How do I determine whether it's a Christmas package? Well, they wish me a Merry Christmas, duh. Some are especially together and send a holiday card.

I recently received a slew of Christmas card packages and it will take me until the 25th to get to them all. The first one is from Spiff at Texas Rangers Cards.

Spiff is one of the first bloggers to send me cards and he's still doing it to this day, complete with a business card and Christmas greetings. A couple of cards jumped out at me:


This is a companion card to last night's post.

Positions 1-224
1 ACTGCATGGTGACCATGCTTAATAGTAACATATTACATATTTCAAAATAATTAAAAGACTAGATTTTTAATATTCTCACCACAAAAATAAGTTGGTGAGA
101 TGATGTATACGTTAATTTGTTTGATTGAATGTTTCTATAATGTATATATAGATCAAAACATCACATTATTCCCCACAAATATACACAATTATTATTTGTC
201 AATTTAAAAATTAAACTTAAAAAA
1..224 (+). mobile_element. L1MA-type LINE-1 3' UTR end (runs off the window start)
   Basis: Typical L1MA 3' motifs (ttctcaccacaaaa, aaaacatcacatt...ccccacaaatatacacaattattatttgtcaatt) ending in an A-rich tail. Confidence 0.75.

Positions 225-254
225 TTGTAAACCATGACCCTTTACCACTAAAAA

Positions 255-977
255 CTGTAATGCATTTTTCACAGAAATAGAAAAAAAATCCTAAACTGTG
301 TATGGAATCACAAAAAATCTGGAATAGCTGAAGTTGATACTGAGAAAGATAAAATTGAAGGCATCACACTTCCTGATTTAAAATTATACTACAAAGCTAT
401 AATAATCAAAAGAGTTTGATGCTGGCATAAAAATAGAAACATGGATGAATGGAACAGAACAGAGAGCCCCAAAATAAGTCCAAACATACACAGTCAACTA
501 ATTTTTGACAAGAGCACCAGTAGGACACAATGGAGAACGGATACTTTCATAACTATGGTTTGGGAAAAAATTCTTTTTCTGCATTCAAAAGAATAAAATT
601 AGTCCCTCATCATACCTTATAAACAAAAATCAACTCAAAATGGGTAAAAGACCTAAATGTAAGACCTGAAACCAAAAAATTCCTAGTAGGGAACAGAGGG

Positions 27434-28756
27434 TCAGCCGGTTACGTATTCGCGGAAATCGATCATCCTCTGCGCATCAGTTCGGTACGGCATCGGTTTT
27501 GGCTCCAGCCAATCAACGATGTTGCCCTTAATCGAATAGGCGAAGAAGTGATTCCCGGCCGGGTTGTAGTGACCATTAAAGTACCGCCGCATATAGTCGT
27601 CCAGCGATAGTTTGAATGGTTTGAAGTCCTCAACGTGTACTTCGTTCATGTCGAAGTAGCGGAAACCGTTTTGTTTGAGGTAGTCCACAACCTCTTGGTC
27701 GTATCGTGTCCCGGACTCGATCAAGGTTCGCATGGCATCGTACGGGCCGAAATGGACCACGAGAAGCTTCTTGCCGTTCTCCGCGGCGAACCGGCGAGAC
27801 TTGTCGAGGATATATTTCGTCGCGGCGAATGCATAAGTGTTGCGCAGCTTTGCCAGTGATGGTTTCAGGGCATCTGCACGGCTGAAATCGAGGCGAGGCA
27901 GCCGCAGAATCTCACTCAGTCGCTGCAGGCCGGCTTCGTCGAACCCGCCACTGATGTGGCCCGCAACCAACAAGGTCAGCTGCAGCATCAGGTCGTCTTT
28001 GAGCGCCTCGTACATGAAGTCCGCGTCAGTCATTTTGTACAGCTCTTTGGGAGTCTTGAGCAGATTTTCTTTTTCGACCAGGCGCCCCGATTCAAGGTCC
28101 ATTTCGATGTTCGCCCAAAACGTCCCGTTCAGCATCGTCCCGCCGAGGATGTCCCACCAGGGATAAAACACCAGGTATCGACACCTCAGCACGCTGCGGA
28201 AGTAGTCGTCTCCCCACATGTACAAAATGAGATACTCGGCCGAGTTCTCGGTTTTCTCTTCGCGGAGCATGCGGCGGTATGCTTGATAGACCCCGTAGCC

I mentioned yesterday that 1970s cards sometimes didn't do a complete job of showing what was great about the '70s.

Fortunately there was Upper Deck in the 1990s. UD's All-Time Heroes sets from 1993 and 1994 captured what the '70s was all about. This '93 All-Time Heroes BAT triple folder card of Rick Monday shows the dramatic moment in 1976 when Monday, playing for the Cubs at the time, snatched the American flag from two protesters who were intent on burning it in the outfield at Dodger Stadium.

It's probably Monday's most famous moment, more so than even the home run he hit in Montreal to win the NLCS for the Dodgers in 1981. It's sad that it took until 1993 for it to show up on a card.

This is a terrific item and I'm very happy I have the pages to showcase these folders.


I am making it a mission next year to finish off all the Dodgers from the Fleer boxed sets from the late '80s/early '90s, they've been roaming around freely, taunting me for way too long.